Posted 16 June 2008 - 09:49 AM
Yeah, the lens adaptor would be a 'down the line' kind of thing. I'm not completely sold on it (mostly because of the cost), but it'll be hard to judge till I actually start shooting and seeing what I need.
For now, I don't think I'll use all of my $2500 budget. I'll just save it now, so in a couple years or so I can talk the wife into letting me get something higher end. I will probably buy some lights. Can you guys suggest any less expensive lighting equipment to get started?
Also, I'm looking into building a DIY steadicam since I can't justify buying a Merlin just yet.
And for sure...for the time being I will immerse myself into learning the fundamentals. (I wouldn't know where to start trying to use filters like a polarizer and ND neutral density grad filter Pete)
Posted 16 June 2008 - 09:57 AM
A Canon Optura 20, a homemade stedicam, an $80 Quantaray tripod and a homemade set of lights.
I also own a few 35mm SLR cameras.
Between those two, I keep myself focused.
The Optura was, when I got it, the equivelent of the HV20/30, a consumer camera with professional features. Manual enough to get the job done, to learn.
Edited by Nate Downes, 16 June 2008 - 10:00 AM.
Posted 09 July 2008 - 12:17 AM
Personally, what I like about the 35mm adapter aside from the DOF possibilities is that you can manually focus with it as opposed to that horrible servo focus that so many prosumer cameras come with (like the XL1, a great camera but I'd shoot the guy who invented the servo focus ring!) Also, it encourages you to use primes, which is a healthy habit to get into I think.
So I think a DOF adapter isn't necessarily a bad thing for someone who wants to learn. Focus is very important and I think one of the greatest plusses about film students who learn on 16mm and project their work on a large screen is that they become quite aware of focus. With a 1/5" CCD camera playing back on a 20" TV screen you really don't take as much notice of it.
Btw, I'm really against this idea of "zooming in and getting more DOF" that way. First of all that goes against the basic fact that DOF itself doesn't change if you want to keep the same subject to frame relationship. As my cinematography teacher said "You get nothing for nothing". If you have a guy's head filling a frame with a 25mm lens, then you back away and have his head fill the frame with a 50mm lens, the actual technical DOF is identical. What is happening is that the lens's perspective is making the softness in the background more obvious. Either way this is just a gimmick and you're not going to get 35mm like DOF by doing that trick. What you will get is a camera operator who's backed up against the wall who has to have a feather touch on the tripod and have at least 4 hours of sleep from the night before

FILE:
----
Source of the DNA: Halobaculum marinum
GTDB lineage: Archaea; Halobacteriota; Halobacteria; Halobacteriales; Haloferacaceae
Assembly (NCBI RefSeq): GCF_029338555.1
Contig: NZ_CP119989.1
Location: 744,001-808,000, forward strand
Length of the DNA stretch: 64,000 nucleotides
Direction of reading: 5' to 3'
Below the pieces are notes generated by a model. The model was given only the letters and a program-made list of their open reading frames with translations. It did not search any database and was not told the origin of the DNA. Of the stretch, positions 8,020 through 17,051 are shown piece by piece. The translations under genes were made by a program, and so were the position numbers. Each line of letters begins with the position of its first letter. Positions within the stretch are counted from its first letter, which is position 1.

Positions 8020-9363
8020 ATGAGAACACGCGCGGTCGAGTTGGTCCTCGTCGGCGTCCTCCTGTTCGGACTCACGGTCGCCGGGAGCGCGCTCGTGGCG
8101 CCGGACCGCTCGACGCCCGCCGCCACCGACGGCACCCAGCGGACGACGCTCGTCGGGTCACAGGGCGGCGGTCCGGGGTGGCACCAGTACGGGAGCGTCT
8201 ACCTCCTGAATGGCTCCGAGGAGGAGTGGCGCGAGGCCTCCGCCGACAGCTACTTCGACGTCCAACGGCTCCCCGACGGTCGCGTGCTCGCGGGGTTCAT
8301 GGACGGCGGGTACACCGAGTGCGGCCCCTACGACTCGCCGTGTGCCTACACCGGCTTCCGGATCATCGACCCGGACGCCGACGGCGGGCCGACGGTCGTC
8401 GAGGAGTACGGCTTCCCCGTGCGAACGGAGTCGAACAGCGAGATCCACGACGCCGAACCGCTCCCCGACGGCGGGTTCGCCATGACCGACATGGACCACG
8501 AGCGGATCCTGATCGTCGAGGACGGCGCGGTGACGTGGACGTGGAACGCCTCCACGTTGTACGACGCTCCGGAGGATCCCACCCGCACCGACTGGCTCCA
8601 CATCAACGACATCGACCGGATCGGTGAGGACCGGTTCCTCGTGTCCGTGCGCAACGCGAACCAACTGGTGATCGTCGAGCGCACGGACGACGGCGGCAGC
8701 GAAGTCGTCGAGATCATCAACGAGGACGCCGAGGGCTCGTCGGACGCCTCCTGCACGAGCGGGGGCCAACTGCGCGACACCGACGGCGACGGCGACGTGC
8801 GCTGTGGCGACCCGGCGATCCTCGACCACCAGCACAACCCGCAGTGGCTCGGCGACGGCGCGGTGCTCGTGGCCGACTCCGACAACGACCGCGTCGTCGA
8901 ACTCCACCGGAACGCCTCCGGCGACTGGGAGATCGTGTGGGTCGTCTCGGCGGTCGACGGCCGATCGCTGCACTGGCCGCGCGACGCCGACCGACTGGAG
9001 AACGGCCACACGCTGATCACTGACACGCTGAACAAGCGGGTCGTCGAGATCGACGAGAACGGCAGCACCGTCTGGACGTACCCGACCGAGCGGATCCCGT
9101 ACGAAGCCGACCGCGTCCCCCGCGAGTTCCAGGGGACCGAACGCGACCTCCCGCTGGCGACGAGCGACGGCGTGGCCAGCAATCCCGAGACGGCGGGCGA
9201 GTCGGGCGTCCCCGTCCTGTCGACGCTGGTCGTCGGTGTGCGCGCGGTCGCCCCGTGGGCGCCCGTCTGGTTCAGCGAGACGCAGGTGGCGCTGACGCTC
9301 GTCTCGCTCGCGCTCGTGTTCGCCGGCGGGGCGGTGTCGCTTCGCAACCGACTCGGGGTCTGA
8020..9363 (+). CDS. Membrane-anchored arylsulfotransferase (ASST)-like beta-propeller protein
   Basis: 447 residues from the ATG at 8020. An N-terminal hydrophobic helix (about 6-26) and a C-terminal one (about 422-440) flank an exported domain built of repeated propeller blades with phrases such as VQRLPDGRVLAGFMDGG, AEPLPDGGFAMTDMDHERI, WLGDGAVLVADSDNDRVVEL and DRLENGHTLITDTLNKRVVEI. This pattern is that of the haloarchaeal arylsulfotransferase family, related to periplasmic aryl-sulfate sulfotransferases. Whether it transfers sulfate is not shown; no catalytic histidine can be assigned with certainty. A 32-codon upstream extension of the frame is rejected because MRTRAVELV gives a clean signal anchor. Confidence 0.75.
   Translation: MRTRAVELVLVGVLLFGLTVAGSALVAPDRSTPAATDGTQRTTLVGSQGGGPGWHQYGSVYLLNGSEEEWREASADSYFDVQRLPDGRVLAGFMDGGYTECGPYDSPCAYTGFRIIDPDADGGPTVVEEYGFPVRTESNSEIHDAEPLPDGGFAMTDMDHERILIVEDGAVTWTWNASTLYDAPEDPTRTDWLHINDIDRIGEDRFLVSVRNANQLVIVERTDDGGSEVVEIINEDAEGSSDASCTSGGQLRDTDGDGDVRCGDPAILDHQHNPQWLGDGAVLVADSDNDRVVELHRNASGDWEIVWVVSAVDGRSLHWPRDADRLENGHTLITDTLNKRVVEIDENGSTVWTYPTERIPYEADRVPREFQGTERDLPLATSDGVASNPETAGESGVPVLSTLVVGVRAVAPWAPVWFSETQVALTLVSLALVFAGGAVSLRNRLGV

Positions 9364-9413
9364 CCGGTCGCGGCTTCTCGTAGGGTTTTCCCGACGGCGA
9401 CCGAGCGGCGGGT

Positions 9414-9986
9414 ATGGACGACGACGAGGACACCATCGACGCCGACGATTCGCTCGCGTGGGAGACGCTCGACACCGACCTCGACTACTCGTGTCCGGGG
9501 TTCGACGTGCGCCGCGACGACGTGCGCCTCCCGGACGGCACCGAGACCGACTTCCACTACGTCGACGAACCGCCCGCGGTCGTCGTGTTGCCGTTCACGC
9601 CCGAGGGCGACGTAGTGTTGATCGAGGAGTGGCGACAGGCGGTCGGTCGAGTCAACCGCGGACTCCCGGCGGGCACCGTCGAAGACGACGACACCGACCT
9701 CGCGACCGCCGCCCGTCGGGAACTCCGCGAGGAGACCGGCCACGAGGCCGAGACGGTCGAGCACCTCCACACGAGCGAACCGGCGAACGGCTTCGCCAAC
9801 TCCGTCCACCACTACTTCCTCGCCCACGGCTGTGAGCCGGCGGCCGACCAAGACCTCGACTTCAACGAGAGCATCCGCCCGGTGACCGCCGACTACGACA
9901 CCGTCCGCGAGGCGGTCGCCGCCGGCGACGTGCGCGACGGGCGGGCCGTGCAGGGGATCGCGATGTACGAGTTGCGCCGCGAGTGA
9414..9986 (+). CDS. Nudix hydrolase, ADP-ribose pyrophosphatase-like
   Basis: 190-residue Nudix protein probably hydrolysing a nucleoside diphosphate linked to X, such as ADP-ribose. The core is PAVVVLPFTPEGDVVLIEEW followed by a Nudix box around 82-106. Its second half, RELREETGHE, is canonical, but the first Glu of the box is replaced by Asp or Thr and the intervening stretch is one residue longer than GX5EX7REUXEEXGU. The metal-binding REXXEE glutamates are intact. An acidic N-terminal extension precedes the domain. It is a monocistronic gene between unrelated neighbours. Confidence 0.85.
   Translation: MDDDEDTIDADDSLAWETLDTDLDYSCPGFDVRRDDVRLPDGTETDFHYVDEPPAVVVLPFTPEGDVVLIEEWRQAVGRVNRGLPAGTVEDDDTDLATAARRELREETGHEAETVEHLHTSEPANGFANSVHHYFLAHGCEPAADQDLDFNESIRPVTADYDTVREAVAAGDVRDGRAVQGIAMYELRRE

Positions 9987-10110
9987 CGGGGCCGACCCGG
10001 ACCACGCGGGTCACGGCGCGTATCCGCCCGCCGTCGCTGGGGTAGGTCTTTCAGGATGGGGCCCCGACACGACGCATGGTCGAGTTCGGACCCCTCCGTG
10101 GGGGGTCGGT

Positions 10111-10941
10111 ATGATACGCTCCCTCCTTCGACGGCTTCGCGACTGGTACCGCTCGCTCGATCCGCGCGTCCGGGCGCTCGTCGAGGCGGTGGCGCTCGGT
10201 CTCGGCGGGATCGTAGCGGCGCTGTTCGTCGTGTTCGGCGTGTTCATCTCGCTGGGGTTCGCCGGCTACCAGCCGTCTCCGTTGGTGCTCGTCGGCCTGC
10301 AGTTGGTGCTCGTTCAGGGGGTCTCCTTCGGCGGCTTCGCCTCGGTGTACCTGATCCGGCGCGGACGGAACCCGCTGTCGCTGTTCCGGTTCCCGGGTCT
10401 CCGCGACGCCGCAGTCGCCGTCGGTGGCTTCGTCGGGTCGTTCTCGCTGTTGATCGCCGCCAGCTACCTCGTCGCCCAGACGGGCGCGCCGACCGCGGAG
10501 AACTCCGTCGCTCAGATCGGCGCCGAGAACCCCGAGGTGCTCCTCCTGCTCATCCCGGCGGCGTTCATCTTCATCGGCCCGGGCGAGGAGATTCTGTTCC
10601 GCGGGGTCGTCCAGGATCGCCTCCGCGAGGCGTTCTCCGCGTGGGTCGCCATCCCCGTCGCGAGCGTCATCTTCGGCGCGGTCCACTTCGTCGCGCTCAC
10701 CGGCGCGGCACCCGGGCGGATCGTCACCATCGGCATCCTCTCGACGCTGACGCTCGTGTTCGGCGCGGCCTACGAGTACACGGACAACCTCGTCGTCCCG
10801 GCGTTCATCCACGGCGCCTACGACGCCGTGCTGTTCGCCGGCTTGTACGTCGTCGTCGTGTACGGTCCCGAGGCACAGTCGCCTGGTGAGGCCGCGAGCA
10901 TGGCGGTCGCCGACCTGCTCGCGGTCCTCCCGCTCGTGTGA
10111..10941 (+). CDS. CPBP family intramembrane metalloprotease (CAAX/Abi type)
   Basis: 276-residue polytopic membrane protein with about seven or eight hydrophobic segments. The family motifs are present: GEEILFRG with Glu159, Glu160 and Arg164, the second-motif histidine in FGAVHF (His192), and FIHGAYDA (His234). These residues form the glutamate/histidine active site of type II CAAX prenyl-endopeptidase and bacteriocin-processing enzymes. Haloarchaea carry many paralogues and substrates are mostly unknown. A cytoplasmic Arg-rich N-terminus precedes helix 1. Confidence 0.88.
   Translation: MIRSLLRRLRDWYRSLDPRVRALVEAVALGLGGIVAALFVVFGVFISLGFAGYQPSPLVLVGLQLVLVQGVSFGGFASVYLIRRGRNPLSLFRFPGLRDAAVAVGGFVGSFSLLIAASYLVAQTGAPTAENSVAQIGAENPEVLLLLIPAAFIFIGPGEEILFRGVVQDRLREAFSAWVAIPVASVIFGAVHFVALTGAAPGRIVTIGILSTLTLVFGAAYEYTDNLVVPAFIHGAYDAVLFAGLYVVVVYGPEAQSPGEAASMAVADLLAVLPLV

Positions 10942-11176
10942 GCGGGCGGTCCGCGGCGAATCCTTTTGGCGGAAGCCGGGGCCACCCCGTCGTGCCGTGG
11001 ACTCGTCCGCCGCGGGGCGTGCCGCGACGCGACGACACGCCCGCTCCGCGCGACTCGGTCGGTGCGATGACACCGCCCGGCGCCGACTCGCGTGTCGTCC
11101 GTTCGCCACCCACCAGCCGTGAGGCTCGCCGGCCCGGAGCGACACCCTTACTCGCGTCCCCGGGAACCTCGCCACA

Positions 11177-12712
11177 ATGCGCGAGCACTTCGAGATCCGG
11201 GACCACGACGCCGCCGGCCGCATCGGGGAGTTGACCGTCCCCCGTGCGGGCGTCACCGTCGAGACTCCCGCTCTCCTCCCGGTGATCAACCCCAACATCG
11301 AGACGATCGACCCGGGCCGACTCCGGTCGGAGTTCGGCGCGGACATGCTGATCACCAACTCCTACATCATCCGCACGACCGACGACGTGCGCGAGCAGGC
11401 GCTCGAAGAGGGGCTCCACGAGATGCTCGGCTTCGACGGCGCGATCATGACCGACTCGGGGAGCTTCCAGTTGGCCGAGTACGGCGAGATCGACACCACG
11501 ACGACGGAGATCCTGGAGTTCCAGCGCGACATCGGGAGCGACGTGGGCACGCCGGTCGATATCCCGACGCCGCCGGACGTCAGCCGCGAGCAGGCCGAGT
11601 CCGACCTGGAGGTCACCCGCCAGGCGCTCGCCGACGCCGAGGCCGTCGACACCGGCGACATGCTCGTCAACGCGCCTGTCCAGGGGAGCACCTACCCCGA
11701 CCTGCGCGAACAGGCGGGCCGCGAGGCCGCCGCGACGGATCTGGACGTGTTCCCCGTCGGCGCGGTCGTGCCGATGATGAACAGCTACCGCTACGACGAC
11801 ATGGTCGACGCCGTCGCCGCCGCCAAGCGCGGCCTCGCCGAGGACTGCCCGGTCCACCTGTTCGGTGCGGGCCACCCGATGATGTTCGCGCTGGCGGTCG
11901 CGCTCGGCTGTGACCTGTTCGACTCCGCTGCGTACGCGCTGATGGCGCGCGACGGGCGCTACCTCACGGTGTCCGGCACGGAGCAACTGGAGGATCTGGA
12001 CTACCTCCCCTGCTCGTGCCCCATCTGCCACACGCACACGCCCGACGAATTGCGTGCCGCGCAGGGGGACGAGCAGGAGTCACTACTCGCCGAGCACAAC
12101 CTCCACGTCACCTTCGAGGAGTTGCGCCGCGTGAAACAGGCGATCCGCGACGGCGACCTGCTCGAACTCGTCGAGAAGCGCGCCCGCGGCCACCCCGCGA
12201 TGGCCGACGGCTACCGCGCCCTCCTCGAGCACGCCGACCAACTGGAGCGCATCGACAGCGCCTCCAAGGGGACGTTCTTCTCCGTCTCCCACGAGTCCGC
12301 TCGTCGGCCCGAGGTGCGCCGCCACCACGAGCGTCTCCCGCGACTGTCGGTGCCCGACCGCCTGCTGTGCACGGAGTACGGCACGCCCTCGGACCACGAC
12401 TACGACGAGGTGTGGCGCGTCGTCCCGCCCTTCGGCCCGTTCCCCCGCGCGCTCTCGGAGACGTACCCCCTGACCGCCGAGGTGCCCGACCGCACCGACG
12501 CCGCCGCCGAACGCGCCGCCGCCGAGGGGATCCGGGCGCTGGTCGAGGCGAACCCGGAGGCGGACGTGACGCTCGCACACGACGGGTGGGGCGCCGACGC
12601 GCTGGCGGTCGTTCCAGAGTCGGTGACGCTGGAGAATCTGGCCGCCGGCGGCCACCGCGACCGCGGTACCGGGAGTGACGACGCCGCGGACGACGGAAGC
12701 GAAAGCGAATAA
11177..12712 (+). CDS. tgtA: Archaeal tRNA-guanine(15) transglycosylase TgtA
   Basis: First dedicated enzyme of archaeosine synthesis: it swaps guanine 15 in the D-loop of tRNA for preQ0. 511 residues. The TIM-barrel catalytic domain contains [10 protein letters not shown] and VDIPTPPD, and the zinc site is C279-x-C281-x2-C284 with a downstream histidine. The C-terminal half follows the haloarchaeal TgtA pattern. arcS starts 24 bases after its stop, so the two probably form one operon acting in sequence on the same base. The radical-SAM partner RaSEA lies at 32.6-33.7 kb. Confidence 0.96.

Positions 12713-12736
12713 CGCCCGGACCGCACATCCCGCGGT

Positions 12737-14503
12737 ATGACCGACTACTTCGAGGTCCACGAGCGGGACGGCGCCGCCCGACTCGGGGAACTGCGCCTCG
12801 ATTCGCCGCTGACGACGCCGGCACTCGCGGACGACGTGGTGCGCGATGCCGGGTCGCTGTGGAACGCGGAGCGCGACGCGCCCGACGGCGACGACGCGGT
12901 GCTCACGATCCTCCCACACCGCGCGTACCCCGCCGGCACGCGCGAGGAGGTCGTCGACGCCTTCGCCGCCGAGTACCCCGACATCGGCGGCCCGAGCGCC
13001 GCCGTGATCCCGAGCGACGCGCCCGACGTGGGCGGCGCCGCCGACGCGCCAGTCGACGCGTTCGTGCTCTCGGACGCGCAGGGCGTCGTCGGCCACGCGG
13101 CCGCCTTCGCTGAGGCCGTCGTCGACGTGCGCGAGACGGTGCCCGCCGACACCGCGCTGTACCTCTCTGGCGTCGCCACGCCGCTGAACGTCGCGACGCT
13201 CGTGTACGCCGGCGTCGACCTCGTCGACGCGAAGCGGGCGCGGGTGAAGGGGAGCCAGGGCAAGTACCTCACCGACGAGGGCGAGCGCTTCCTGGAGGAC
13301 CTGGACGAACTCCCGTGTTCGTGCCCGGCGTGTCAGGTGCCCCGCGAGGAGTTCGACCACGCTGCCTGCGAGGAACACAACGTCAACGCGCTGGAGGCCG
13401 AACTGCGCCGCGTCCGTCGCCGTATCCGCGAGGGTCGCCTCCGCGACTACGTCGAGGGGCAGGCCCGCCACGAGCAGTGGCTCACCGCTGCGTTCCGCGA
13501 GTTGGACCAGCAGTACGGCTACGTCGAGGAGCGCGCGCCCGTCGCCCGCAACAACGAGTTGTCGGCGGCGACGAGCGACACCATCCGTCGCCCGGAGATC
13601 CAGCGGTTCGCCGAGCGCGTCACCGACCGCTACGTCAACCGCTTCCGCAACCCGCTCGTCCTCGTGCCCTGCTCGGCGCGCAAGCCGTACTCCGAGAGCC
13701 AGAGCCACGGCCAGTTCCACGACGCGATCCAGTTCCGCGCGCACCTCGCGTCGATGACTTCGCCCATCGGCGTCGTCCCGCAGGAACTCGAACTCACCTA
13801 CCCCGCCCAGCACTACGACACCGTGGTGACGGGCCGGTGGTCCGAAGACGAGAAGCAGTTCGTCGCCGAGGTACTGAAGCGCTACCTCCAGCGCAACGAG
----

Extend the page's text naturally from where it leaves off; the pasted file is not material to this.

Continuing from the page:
Definitely get a few primes. I'd get three: 25mm, 50mm, and something in the telephoto range. That's enough to do most work I think. I'm not really big on using like a 40mm versus a 50mm. And what's great is that if you want maximal Toland style DOF, you just take off the adapter and do your thing with the stock lens.
And absolutely don't go overboard with always shooting at an f 1.4. Many DP's generally like to shoot between an f4 and f8. That's exactly how I'd use my DOF adapter, to give it a real 35mm look, not the "swimming in circles of confusion" look Sure it's great to be able to get f1.4 dof outdoors without having a huge stack of ND's but why bother if it's not needed?
What concerns video gear and the moment when built in achromats will be the case, that day will surely come. But I'm sure we won't see that in reachable grasp for quite some time to come. It took quite a while for the 24p video camera to come out, and remember how badly people in this forum were clamoring for it years earlier?
Generally, I think the best learning tool is probably an Arri S loaded with Plus X and Tri X reversal filmstock. But if we're to play with video, your option here is actually not so bad. I just HATE HATE HATE those consumer camera's so called "manual overrides". That is my biggest criticism with such a package. A good learning camera should easily let you control everything, but in the video world such combinations are usually not cheap, whilst a Bolex lets you control everything you need to.
My opinion FWIW...
Edited by GeorgeSelinsky, 09 July 2008 - 12:20 AM.